In an hour-long speech, Duterte promised to defend the Philippines’ interests in the South China Sea, where the country claims a group of islands and reefs, despite positive changes in the relations between Manila and Beijing.
“Our improved relationship with China does not mean we will waiver in our commitment to defend our interest in the West Philippine Sea,” he said, at the same time noting that to this end, the country had “engaged China through bilateral and multilateral platforms, such as the ASEAN-China and the Philippines-China Bilateral Consultation Mechanism.”
The Philippine president stressed that the two countries had managed to draw up a draft framework for a Code of Conduct in the South China Sea, “which intends to resolve disputes by peaceful means.”
China is currently in control of the vast majority of islands, reefs and shoals in the South China Sea, which are also claimed by a number of other nations in the region, including the Philippines, Taiwan, Vietnam, Cambodia, Malaysia, Indonesia and Brunei.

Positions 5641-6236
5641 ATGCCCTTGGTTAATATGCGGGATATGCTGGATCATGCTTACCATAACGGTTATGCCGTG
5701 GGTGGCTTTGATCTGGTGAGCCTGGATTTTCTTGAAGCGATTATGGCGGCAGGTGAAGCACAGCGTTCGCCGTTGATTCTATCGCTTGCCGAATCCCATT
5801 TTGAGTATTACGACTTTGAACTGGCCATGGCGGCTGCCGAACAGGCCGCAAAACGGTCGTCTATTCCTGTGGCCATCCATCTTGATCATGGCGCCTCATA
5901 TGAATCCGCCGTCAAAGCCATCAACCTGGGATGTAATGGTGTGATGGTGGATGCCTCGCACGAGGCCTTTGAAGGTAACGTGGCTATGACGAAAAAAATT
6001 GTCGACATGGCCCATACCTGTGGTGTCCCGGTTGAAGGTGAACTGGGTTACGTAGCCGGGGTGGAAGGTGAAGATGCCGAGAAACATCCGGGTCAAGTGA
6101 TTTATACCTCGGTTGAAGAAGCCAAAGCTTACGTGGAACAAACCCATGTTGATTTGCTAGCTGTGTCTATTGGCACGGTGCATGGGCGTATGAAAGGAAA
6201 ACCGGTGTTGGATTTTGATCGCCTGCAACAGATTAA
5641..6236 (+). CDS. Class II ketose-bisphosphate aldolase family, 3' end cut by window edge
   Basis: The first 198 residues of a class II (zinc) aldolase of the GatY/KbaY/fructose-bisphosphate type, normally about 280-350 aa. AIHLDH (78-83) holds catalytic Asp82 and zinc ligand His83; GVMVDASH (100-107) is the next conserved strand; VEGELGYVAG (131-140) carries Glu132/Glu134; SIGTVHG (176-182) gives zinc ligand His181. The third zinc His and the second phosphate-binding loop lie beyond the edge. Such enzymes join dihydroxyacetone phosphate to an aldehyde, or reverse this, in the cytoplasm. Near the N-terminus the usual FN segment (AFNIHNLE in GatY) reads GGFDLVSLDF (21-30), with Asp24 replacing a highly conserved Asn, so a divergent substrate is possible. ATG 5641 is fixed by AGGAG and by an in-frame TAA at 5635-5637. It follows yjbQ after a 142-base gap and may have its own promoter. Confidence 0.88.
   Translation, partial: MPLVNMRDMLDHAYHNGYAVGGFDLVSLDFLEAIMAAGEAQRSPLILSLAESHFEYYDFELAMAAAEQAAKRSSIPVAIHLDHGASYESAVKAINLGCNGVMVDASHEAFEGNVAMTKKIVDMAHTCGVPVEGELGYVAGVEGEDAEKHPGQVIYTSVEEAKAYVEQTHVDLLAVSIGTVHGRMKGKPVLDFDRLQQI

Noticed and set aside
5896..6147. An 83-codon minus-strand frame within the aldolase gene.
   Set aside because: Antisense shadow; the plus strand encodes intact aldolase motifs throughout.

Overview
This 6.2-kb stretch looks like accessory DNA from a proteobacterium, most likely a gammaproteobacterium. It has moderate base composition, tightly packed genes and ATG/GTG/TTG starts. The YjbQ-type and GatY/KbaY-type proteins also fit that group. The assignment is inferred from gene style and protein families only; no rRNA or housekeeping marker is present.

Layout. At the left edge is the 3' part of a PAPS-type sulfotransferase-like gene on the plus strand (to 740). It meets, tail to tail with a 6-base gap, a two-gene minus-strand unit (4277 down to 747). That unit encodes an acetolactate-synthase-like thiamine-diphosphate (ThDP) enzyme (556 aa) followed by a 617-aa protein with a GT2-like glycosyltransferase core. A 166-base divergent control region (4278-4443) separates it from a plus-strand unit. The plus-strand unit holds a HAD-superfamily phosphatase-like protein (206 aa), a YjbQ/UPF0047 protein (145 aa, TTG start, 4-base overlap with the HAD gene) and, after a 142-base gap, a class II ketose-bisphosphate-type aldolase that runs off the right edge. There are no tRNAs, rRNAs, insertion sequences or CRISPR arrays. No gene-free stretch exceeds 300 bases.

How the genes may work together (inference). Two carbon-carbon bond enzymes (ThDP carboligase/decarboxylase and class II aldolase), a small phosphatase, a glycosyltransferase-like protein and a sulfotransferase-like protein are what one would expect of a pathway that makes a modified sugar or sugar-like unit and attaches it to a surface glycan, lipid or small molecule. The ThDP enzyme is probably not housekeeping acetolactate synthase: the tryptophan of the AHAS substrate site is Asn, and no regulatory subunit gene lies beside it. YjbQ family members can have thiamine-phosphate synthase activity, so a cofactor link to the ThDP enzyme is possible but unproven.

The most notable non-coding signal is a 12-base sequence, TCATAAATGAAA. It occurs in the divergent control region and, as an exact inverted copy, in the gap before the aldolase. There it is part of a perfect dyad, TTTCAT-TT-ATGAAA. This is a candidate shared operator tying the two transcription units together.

In 2016, a Hague-based arbitration tribunal ruled that there was no legal basis for China to claim historic rights over areas falling within the so-called “nine-dash line” – a vaguely located demarcation line used by China to lay its claims to the biggest part of the contested waters.
The ruling also came shortly after Duterte’s inauguration, after which he decided to pursue rapprochement with China, at the same time loosening traditionally close ties with the US.
Recently published opinion polls showed that majority of the Philippines’ population wanted the government to adopt a tougher approach in laying claims to the South China Sea.
According to Pulse Asia’s survey, 73 percent of Filipinos wanted the authorities to assert the 2016 tribunal ruling, while another poll by Social Weather Stations suggested that some 80 percent of the population were dissatisfied with the government’s handling of the maritime disputes with China.